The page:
I live in Mexico City, one of the largest cities in the world. As all large cities, it has its ghastly demons. I am willing to argue that the one lying below it makes it unique in the world — We live atop what remains of a lake. Of course, it is not visible at plain sight (I would not surround it in this mystery setting otherwise): Our city is not Amsterdam or Venice, embracing the water, but we seem to hide it as if we were ashamed of it — there is a small surviving fraction of the once great Texcoco lake in the city’s South East, in the touristic Xochimilco borough, plus a wider region in the North East that just refused to go away, but has been historically shunned by everybody.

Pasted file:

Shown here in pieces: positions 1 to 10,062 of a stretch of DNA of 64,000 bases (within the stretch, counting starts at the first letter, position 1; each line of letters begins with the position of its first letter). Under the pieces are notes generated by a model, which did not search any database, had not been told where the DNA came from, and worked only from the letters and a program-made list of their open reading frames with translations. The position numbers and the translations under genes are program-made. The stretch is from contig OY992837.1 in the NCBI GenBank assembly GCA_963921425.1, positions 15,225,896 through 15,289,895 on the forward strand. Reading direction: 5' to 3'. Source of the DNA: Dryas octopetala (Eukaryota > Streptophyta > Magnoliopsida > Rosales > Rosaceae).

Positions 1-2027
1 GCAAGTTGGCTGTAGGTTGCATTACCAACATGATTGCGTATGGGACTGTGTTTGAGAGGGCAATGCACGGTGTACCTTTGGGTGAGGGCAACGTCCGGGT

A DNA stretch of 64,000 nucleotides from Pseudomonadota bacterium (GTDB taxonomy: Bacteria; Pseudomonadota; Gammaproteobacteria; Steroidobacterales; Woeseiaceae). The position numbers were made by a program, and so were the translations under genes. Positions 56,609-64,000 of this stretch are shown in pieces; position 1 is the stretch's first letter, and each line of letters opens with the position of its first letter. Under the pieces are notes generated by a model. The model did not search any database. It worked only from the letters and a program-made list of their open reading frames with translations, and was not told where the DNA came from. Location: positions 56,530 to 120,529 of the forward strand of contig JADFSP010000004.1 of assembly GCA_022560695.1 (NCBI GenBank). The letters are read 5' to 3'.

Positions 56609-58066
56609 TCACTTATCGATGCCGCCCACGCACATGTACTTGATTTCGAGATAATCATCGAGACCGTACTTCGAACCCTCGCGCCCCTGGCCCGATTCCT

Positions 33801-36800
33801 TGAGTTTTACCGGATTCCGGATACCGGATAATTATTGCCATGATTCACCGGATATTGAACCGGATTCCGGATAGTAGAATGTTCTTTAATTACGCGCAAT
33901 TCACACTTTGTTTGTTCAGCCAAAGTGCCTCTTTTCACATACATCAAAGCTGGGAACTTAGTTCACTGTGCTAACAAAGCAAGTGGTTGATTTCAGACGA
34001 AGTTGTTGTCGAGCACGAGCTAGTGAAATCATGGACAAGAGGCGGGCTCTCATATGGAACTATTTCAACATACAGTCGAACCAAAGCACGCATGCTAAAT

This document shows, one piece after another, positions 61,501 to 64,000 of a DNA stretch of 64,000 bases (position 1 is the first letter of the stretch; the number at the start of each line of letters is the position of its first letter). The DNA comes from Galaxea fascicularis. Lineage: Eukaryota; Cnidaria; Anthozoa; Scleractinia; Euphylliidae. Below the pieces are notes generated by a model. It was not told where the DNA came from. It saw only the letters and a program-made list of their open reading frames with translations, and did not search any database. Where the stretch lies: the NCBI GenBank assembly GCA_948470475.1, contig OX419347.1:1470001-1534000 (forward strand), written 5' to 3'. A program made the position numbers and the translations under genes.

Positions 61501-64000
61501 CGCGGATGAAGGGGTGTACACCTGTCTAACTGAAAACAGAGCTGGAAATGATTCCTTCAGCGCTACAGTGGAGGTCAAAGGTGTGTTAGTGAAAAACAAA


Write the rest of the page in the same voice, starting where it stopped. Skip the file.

The lake, however invisible, is far from dry: Although it is mostly mud, it does contain some water pockets that are harvested to help our 22 million people have running water. That, of course, together with an impressive set of aqueducts bringing water from over 400Km away.